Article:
The head of Sudan's Sovereignty Council, army commander Abdel Fattah al-Burhan, said that the Sudanese armed forces will fight to the last soldier "so that our country lives in safety and peace," threatening to use lethal force against the Rapid Support Forces if they do not respond to the voice of reason.
Burhan said when inspecting forces stationed in some locations in the capital Khartoum on Tuesday, "The armed forces are fighting this battle on behalf of their people. It has not yet used its full lethal force, but it will be forced to do so if the enemy does not obey or respond to the voice of reason."
Burhan praised "the entire Sudanese people standing behind their army despite the suffering they have been living for nearly two months," stressing that "all regions and divisions still retain their full forces after they extended their control throughout the country."
Regarding the extension of the truce, he stated that "it was approved in order to facilitate the flow of services to citizens who are exhausted by the encroachments of the rebels (Rapid Support) and have looted their property, violated their sanctities, tortured and killed them without scruples or conscience," calling for not to circumvent what is broadcast by the media of the "rebel militia".
Burhan stressed that "the armed forces will remain ready to fight until victory, and that the rebels will not be able to get rid of this country, stressing that victory is inevitably near."
Clashes despite truce
On Monday evening, Saudi Arabia and the United States announced the agreement of the Sudanese army and the Rapid Support Forces to extend the ceasefire agreement signed between them for an additional 5 days, as the period of a declared agreement for 7 days between the army and the rapid support for a short-term ceasefire and humanitarian arrangements, under the auspices of Saudi Arabia, expired.
Despite the extension of the truce, AFP reported, citing eyewitnesses, that "clashes with various types of weapons had taken place in southern Khartoum".
Sudanese citizens confirmed the continuation of fighting in Khartoum and in Nyala in the Darfur region in western Sudan, which has already witnessed a bloody civil war in the first decade of this century.
"There is no ceasefire in Sudan," Horn of Africa analyst Rashid Abdi wrote on his Twitter account on Tuesday, referring to the continued fighting, adding that "there is a deep gap between the reality on the ground in Sudan and diplomacy in Jeddah."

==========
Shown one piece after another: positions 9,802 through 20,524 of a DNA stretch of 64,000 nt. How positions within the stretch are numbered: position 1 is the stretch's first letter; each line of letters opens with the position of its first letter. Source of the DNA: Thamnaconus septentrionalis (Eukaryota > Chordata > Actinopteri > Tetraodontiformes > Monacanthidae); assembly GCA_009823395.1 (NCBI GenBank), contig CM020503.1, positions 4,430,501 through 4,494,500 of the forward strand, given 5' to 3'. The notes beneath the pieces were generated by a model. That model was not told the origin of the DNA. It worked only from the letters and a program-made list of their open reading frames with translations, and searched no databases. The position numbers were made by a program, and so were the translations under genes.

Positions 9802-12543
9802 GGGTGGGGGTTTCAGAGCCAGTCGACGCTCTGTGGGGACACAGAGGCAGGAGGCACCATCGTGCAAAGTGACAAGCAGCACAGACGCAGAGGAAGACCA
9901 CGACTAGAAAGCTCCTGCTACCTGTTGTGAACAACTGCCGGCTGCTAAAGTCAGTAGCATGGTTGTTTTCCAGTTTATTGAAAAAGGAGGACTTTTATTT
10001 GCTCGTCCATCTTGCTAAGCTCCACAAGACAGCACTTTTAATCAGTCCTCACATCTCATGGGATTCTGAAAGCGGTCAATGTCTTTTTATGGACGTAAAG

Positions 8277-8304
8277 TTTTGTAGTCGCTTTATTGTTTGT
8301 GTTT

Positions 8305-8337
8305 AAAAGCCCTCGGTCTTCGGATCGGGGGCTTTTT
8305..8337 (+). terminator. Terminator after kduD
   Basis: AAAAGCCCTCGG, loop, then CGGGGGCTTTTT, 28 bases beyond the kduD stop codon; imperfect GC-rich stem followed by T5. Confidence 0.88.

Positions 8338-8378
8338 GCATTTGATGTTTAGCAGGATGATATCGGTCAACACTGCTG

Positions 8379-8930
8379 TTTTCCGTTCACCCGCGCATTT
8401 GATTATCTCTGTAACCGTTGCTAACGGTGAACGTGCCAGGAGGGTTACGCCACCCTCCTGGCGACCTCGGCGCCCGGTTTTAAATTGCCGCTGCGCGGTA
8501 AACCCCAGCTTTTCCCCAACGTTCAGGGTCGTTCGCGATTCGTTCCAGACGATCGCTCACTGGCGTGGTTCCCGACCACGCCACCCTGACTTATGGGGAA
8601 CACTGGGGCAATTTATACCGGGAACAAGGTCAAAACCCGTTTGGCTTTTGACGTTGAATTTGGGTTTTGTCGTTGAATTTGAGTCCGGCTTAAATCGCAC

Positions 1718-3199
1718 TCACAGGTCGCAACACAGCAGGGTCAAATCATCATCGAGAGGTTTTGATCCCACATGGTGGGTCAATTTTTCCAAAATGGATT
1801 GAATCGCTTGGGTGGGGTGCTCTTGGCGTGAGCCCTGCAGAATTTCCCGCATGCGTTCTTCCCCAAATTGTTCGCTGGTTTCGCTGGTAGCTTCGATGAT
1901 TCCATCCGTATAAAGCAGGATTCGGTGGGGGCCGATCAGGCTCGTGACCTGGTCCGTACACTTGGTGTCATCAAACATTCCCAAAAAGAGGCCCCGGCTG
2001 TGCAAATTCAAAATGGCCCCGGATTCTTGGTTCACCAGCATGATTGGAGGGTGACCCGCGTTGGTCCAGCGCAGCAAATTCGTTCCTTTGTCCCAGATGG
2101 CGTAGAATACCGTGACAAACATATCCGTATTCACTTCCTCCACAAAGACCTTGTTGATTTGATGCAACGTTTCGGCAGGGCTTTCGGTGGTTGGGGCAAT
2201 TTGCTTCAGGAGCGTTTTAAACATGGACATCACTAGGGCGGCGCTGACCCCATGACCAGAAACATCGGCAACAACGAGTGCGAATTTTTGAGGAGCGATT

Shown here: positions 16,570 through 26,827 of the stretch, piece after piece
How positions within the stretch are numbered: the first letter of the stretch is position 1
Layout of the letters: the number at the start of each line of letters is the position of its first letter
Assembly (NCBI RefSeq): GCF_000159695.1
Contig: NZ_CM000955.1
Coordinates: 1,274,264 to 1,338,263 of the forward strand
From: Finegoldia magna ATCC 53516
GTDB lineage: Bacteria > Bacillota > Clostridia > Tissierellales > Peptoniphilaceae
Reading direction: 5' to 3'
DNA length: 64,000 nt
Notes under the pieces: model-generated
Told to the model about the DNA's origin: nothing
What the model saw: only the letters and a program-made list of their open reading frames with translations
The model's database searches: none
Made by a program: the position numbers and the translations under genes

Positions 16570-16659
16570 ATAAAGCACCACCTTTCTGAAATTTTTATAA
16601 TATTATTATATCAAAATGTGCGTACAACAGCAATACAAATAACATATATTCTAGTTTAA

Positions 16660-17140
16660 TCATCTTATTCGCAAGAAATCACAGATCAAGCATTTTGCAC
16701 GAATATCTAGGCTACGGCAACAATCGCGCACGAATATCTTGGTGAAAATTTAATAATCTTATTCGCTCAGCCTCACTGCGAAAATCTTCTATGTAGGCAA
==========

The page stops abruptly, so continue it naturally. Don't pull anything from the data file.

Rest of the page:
Before the war, Sudan was one of the poorest countries in the world, with one in three people suffering from hunger, electricity cut for long periods every day and the health system on the verge of collapse.
Today, seven weeks into the war, 7 million of the 25 million Sudanese need humanitarian assistance to continue, according to the United Nations.
"13.6 million children are in urgent need of life-saving humanitarian support. Of them, 620,<> children are acutely malnourished," according to the UN agency.
Running water no longer reaches some areas of Khartoum, electricity is available for only a few hours a week, and three-quarters of hospitals are out of service.
Hospitals that continue to operate have few medical supplies and medicines, and are forced to buy fuel to run generators at twenty times their original price.
Since the war broke out on April 15, humanitarian organizations have been demanding security conditions to allow them access to Khartoum and Darfur to supply their warehouses looted or destroyed by the fighting.
But so far these organizations have been able to deliver only a very small amount of medicine and food as their workers cannot move because of the fighting, while aid shipments that have arrived by air are still stuck at customs.
Some parts of Darfur are completely cut off from the world without electricity, internet or telephone, and Sudanese activists say they fear the worst.
South Sudan, Chad, Ethiopia and other neighbouring countries fear the contagion of war will spread to them and are seeking help from the United Nations, which says it has received little money from its funders.
The war, which has killed more than 1800,1 people, according to ACLID, and more than 5.<> million displaced people and refugees, according to the United Nations, continues to claim victims and force more families from their homes.